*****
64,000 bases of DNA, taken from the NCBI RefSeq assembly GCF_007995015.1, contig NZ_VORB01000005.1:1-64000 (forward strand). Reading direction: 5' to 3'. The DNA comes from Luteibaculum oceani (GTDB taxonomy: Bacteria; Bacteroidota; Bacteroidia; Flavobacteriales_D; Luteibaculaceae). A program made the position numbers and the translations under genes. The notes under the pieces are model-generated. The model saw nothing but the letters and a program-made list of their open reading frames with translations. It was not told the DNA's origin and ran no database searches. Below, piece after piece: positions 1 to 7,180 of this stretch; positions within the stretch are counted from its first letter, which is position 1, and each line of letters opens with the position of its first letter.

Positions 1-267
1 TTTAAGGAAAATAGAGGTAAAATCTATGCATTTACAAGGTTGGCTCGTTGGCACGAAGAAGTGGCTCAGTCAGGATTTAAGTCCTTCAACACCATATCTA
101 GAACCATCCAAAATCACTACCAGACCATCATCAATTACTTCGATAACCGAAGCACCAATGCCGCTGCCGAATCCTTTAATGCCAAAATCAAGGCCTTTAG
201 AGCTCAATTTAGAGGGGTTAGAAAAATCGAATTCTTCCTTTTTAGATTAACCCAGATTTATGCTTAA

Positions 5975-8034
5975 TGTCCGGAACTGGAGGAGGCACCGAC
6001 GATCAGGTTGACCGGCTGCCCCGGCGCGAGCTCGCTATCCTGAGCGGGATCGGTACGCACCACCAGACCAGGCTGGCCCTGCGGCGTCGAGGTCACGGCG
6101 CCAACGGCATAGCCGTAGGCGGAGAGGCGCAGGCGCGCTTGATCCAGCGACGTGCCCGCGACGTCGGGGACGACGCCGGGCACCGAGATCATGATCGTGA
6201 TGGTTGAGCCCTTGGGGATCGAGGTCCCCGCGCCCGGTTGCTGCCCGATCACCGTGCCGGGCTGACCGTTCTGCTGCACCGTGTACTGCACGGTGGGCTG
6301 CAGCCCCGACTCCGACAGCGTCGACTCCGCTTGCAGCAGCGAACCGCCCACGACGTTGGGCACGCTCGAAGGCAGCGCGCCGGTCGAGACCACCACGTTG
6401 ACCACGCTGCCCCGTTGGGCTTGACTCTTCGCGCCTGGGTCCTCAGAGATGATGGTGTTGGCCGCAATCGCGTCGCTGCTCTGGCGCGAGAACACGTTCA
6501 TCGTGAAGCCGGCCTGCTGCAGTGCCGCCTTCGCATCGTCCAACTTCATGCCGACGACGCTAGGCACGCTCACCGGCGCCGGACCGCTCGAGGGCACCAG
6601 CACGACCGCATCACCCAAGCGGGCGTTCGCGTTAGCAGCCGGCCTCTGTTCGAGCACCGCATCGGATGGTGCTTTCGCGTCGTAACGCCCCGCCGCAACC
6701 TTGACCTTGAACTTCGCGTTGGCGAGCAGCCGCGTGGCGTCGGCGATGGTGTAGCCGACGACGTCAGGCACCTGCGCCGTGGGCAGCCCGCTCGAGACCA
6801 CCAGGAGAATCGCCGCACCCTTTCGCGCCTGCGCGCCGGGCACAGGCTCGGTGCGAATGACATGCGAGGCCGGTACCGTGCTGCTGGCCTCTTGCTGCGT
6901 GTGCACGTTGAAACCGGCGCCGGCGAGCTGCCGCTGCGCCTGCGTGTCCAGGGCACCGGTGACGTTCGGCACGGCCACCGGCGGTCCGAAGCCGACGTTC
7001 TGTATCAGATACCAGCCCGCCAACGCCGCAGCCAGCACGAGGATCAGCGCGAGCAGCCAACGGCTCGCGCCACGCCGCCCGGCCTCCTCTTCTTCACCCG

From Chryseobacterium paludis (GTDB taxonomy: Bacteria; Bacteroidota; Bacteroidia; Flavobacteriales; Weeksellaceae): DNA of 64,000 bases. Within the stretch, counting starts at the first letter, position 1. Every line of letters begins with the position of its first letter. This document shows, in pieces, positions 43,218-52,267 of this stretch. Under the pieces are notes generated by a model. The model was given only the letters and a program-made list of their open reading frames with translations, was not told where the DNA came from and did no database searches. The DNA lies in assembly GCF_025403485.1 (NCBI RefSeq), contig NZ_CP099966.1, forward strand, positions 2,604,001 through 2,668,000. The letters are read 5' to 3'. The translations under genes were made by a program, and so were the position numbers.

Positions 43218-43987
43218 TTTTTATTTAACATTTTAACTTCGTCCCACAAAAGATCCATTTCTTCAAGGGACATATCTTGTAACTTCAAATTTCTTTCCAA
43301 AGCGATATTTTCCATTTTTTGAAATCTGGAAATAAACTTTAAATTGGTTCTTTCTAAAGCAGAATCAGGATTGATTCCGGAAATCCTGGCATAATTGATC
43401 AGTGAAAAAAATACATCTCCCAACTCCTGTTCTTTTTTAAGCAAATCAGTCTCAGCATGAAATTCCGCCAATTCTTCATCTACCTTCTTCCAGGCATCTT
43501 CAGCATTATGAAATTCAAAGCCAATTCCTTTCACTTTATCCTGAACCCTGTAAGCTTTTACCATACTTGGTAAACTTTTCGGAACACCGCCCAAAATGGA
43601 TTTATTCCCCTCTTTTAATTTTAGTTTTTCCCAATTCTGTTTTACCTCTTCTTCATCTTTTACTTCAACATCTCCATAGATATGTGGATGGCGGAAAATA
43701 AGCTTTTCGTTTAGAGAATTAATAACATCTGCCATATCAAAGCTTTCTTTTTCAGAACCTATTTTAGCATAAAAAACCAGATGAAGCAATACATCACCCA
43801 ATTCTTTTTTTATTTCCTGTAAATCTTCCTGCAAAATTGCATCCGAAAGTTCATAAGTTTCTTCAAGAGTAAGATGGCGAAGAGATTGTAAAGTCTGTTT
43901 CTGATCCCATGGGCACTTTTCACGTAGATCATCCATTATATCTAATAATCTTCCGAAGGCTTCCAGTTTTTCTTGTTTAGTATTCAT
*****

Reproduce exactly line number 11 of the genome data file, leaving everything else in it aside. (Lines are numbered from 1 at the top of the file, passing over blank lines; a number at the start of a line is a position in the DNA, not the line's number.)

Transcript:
6301 CAGCCCCGACTCCGACAGCGTCGACTCCGCTTGCAGCAGCGAACCGCCCACGACGTTGGGCACGCTCGAAGGCAGCGCGCCGGTCGAGACCACCACGTTG